What to do:
Avoid investments that seem too good to be true.
Check into the background of other service providers, i.e. contractors for age in place home-modification. The Better Business Bureau has a lot of good information. You may also find information on state, county and/or town websites.
Inform more than one trusted relative or family member on relationships with investors and other service professionals.
Fear of Losing Memory
As we grow older, we experience physiological changes that can cause glitches in brain functions we’ve always taken for granted. It takes longer to learn and recall information. The brain is capable of producing new brain cells at any age, so significant memory loss is not an inevitable result of aging. But just as it is with muscle strength, you have to use it or lose it. There are also some things that can mimic loss of memory which can be addressed by your physician or other professional.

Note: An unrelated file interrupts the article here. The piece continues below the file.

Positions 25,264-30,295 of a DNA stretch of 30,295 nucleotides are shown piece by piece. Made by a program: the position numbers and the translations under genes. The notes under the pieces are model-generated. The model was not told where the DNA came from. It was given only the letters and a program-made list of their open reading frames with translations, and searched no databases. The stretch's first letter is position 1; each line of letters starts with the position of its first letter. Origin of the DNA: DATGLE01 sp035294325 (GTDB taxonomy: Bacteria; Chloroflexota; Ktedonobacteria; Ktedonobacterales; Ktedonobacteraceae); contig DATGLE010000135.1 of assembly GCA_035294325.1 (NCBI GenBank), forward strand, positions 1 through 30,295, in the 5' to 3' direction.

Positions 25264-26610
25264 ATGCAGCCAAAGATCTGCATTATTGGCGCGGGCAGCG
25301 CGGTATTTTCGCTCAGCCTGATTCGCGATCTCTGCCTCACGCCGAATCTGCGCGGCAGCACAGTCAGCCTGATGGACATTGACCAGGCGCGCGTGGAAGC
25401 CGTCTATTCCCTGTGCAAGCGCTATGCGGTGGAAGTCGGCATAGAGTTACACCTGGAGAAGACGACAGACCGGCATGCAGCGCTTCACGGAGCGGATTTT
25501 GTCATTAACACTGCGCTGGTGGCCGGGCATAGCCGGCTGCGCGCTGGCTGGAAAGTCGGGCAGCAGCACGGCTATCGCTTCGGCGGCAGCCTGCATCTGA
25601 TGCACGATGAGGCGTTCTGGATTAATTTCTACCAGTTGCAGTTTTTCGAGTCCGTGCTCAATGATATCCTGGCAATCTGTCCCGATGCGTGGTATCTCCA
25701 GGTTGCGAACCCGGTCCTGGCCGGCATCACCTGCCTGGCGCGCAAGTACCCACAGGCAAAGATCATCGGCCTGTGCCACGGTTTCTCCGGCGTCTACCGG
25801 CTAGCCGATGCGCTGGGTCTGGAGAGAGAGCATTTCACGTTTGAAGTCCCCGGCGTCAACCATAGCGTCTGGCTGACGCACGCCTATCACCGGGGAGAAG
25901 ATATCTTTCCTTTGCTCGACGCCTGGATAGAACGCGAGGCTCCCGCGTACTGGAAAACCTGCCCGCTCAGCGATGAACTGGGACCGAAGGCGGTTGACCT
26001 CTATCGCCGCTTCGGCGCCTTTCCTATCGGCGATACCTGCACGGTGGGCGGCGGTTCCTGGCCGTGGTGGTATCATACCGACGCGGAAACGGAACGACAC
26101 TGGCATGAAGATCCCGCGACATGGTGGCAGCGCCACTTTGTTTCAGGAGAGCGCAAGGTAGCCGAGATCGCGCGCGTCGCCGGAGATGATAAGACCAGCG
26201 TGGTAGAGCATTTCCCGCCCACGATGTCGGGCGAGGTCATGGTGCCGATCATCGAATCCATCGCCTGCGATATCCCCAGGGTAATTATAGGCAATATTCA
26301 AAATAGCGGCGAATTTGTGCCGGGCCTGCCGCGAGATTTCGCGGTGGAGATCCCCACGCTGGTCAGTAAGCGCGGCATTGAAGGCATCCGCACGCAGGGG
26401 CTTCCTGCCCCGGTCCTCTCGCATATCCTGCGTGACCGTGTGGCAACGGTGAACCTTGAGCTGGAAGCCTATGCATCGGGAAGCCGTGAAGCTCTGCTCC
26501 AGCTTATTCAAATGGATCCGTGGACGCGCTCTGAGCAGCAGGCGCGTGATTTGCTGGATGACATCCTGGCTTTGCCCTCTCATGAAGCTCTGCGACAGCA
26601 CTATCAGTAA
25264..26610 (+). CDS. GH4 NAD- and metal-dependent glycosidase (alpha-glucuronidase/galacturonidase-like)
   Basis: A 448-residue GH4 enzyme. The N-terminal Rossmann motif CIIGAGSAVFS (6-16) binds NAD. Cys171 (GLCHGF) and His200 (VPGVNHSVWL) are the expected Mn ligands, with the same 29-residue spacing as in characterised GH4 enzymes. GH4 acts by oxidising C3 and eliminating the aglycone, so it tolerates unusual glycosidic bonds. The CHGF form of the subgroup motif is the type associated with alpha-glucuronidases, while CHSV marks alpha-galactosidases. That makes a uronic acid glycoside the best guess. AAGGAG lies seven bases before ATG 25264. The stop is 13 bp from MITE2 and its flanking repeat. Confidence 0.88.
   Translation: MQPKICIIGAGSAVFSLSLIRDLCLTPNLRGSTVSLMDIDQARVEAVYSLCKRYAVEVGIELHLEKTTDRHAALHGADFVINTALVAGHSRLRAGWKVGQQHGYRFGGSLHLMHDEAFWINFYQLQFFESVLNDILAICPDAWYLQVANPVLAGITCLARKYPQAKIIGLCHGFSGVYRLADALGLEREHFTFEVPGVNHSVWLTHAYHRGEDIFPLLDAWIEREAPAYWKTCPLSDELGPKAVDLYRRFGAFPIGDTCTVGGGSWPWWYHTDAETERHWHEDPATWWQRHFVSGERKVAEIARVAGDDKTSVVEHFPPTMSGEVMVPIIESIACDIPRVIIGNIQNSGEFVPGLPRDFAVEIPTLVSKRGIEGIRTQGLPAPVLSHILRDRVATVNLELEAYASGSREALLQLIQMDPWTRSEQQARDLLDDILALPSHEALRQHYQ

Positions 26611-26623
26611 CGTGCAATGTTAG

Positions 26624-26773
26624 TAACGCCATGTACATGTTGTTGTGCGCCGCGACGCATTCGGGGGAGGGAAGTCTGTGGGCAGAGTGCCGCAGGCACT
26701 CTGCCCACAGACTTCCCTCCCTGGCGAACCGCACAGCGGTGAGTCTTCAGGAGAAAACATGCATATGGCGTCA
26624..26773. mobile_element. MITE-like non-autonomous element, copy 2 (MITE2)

What to do:
Depression can make it hard for you to concentrate, stay organized, remember things, and get stuff done. You need to speak with your doctor if you are experiencing issues with depression.
Vitamin B12 deficiency can cause permanent damage to the brain. As you age, you have a slower nutritional absorption rate so it is harder for B12 to fulfill your mind and body needs. Smoking and drinking can worsen this. Address it with your doctor early to reverse these effects.
If your thyroid gland is not working properly, you may feel confused, sluggish or depressed. Results can be memory problems such as forgetfulness and difficulty concentrating. Medication can control your thyroid function.
Alcohol consumption destroys brain cells. If you drink too much for a long period of time, you increase the risk of dementia. Medical advice it not to exceed 1-2 drinks a day.